Abstract P244: Measurement Properties of the Center of Epidemiologic Studies-Depression Scale (CESD-10): Findings from the SOL Sociocultural Ancillary Study
BACKGROUND: Negative emotions such as depressive symptoms have been found to be correlates of CVD risk. Yet, limited research has addressed depression in relation to CVD among diverse Hispanic/Latino (H/L) backgrounds. The Center of Epidemiologic Studies-Depression Scale (CESD-10) has been used to measure levels of depressive symptomatology and to screen for clinical depression. Although the CESD-10 has been administered in studies with H/L samples, studies evaluating the psychometric properties of this instrument in diverse H/L samples are lacking. The goal of the current study was to examine the feasibility of using the CESD-10 in the H/L population by establishing the reliability and validity of the CESD-10 in English and Spanish.
METHODS: A subset (N=5212) of cross-sectional data from a multisite (Bronx, Chicago, Miami and San Diego), two-stage area household probability sample of 16,415 adults from H/L backgrounds (18-74 years old) who participated in the Hispanic Community Health Study/Study of Latinos (HCHS/SOL) Sociocultural Ancillary Study were analyzed. Standard factor loadings were calculated for all item-level confirmatory factor analysis (CFA), and multi-group confirmatory factor analysis (MCFA) models. To assess model fit in all CFA and MCFA models, the chi-square likelihood ratio and descriptive fit indices were examined. The descriptive fit indices considered included (a) the Root Mean Square Error of Approximation, (b) the Standardized Root Mean Square Residual, and the (c) Comparative Fit Index. In addition, an exploratory factor analysis (EFA) was performed to determine if the CESD-10 contained the factors of positive and negative affect identified in previous research.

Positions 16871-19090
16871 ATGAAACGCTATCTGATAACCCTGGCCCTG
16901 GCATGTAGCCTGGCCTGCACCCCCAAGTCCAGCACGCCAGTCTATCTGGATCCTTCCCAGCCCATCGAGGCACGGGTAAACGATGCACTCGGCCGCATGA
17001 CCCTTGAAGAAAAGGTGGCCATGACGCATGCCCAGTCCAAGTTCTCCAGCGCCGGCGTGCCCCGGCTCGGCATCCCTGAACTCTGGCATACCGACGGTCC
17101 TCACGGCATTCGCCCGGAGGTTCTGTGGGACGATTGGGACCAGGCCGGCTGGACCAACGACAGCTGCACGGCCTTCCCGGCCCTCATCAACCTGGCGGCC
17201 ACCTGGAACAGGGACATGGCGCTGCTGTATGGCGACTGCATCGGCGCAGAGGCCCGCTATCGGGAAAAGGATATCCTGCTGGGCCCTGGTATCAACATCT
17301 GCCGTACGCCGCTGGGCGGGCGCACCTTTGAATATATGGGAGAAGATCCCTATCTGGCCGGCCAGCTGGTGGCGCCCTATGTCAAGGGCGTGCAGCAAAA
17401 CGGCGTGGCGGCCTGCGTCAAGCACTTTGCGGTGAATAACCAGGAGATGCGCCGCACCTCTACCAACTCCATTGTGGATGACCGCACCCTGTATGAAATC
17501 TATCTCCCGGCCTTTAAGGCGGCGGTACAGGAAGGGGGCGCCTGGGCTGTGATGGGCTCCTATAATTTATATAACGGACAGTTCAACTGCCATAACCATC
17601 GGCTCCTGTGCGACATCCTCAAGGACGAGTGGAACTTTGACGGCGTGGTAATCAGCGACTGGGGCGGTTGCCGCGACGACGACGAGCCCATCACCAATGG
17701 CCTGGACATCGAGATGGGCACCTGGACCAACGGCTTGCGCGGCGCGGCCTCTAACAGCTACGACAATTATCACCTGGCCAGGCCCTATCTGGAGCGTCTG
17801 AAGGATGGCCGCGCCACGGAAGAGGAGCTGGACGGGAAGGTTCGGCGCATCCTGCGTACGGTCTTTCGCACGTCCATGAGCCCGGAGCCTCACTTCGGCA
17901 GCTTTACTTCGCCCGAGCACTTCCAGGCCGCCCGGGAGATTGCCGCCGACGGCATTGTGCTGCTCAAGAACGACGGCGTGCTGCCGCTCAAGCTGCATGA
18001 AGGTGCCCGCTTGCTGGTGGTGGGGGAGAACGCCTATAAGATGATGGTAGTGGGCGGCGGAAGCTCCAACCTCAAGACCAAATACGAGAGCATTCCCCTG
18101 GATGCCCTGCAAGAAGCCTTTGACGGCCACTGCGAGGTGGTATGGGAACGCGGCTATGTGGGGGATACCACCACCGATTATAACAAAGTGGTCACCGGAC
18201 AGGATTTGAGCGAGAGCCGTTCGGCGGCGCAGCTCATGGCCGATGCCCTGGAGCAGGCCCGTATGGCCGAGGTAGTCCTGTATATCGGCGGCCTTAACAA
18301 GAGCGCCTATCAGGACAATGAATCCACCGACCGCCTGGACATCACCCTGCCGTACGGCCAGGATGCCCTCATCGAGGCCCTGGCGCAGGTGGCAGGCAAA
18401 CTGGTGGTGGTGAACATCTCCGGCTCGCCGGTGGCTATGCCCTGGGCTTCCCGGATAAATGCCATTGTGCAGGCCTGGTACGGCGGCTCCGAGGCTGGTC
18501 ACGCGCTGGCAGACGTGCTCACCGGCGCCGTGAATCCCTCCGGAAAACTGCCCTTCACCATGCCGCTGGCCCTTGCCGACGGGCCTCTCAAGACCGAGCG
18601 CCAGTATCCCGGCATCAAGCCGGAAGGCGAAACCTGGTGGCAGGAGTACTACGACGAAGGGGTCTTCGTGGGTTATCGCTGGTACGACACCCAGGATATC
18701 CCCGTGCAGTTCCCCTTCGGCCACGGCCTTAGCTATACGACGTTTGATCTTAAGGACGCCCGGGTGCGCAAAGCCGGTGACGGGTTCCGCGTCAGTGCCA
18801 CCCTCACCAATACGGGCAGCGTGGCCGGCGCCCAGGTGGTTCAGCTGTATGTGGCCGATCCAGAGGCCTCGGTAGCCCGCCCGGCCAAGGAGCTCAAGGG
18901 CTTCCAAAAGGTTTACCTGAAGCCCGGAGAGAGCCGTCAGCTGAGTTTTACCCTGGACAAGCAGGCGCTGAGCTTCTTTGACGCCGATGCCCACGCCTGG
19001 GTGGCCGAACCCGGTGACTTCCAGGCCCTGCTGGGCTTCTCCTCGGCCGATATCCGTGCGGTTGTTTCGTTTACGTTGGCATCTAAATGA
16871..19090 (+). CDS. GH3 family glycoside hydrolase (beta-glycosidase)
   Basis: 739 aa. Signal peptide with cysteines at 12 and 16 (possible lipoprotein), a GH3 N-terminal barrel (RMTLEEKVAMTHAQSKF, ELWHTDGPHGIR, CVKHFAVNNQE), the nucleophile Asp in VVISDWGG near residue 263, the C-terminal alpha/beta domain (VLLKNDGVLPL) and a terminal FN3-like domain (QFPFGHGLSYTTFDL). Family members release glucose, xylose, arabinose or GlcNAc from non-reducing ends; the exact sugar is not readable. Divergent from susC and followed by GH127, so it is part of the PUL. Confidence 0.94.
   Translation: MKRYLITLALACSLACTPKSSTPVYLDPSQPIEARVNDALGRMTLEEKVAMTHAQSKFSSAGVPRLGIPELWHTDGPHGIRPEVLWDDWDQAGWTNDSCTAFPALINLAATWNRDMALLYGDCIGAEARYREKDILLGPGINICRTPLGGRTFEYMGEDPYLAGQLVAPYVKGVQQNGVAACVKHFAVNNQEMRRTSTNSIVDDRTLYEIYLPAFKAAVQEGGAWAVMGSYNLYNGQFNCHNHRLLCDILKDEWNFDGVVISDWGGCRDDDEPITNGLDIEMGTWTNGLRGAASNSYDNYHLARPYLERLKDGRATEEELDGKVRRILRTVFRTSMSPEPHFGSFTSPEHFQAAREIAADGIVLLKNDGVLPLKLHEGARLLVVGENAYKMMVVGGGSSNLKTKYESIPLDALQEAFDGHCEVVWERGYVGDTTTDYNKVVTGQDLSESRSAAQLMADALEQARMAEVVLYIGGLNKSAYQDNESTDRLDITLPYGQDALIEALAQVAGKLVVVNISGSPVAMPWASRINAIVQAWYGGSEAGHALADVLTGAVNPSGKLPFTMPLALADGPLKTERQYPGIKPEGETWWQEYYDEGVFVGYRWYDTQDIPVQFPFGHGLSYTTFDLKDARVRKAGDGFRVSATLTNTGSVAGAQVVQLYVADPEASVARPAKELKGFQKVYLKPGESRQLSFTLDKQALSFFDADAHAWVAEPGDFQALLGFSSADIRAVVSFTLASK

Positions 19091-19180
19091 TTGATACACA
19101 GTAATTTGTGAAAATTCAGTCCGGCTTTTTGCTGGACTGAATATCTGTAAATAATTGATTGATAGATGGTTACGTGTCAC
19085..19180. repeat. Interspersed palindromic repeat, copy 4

RESULTS: The overall scale reliability was acceptable (α = .83) in the total sample, as well as in the English (α=.82) and Spanish (α = .84) language groups. Factor analysis demonstrated that the CESD-10 contained two underlying factors represented by lack of positive affect (8 items), and presence of negative affect (2 items). Item level confirmatory analyses indicated that the fit indices were acceptable and factorial invariance was evident in the English and Spanish administrations.
CONCLUSIONS: The results suggest that the CESD-10 is appropriate for use in both English and Spanish among diverse H/L participants.
- © 2013 by American Heart Association, Inc.